The teams played enough innings Tuesday night for the game to be considered an official result. But it was an Oakton school official, not the umpires, who after a weather delay declared the game over at about 9 p.m., taking into account the ongoing lightning — each strike resets the delay time at 30 minutes — and the fact that Fairfax County students are amid advanced placement tests this week.
Virginia High School League rules, however, state that a school administrator can override the umpires on whether to resume a game only if their reasoning is based on safety. The Concorde principals ruled that Oakton’s decision did not meet that criterion and that the game would resume.
“Both parties were right,” said Centreville Principal Mike Campbell, who as the district’s vice chairman handled Chantilly’s appeal. “It was an official game because it was a suspended game in which there was a clear winner after four-and-a-half innings. We ruled that it was incorrectly ended. If the umpire had made the decision, everything would have been fine. But the umpire is saying he did not make that decision.”
“Oakton did what they thought was right,” said Chantilly Athletic Director Terry Brown, a former baseball coach and the Concorde District baseball tournament director. “I don’t think they were trying to pull a fast one. They did what they thought they should have and I respect that. I just didn’t agree with it. That’s why we have processes like this. If the umpires had called it because of weather, we wouldn’t even be having this conversation. The umpires didn’t make the call.”
Oakton Athletic Director Pat Full, who was at Herndon running a lacrosse tournament Tuesday night and not at the baseball game, said that he understood such procedures to be a collaboration between the officials associations and the game administrators and that perhaps there was not enough communication between the parties at the game.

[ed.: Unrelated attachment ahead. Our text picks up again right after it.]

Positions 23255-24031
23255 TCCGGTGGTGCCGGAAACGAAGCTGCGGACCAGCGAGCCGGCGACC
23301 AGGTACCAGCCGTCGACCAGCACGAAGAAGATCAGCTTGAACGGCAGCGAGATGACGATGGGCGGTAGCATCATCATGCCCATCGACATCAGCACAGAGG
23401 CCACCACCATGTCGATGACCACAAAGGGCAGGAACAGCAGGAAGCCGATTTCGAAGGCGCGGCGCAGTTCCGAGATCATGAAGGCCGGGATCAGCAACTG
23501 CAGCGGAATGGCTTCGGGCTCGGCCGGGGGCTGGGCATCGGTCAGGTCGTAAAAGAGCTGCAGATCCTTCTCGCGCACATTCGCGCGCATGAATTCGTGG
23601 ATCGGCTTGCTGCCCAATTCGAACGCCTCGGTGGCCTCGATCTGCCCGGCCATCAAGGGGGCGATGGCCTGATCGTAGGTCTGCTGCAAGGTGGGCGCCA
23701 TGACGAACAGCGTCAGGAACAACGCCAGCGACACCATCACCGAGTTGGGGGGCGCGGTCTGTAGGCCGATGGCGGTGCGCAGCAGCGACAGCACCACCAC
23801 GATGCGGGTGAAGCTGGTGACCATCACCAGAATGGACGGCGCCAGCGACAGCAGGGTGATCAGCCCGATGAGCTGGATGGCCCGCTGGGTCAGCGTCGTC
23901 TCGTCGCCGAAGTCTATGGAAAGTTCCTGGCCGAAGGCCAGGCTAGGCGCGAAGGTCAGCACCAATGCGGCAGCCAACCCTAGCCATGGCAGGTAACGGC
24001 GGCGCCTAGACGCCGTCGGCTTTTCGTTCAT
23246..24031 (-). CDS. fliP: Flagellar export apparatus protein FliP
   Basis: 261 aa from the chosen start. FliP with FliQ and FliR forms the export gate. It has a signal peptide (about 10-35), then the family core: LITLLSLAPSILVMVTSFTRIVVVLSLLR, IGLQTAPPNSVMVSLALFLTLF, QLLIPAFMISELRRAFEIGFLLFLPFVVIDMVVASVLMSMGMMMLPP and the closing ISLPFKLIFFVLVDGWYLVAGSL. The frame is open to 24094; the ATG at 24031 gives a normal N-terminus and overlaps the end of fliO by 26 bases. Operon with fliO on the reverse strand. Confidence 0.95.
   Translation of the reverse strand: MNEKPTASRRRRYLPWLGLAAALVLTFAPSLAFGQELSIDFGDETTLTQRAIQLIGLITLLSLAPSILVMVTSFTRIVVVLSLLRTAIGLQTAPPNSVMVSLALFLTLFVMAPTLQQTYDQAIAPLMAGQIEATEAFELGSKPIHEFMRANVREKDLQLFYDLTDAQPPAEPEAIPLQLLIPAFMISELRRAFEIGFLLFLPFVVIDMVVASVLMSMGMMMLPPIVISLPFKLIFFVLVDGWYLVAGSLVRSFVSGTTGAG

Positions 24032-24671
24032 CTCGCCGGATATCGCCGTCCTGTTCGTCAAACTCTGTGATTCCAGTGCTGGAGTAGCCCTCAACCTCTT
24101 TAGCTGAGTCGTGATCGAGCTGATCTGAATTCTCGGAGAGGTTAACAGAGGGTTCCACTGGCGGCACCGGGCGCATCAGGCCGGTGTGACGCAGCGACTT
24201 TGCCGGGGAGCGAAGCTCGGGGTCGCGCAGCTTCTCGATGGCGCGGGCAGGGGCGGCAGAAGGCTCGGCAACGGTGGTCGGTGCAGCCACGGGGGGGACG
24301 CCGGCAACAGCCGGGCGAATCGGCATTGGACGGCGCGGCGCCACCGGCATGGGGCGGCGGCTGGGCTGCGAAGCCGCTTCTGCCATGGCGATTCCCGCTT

“From a schools standpoint, we’re academics first and we do take our student academics into consideration when we make these decisions,” said Full, who was in contact with the administrator on site at Oakton. “My game manager went through a thorough process.”
At 9 p.m., after about an hour’s delay, the Oakton administrator reported to Full that there was still lightning in the area and that the radar indicated a slow-moving active storm cell across the Vienna area. Whenever the lightning and rain finally stopped, any necessary field repairs and warmups would further delay the time the teams could resume play.
Oakton had scored five runs in the bottom of the fourth inning to take the 5-3 lead, but Full said that the decision to call the game had nothing to do with the Cougars being on top at the time.
“We would have done it going the other way because we have to think about our student-athletes,” Full said. “Our overriding philosophy is that we have to be mindful of when we’re going to be sending these students home.”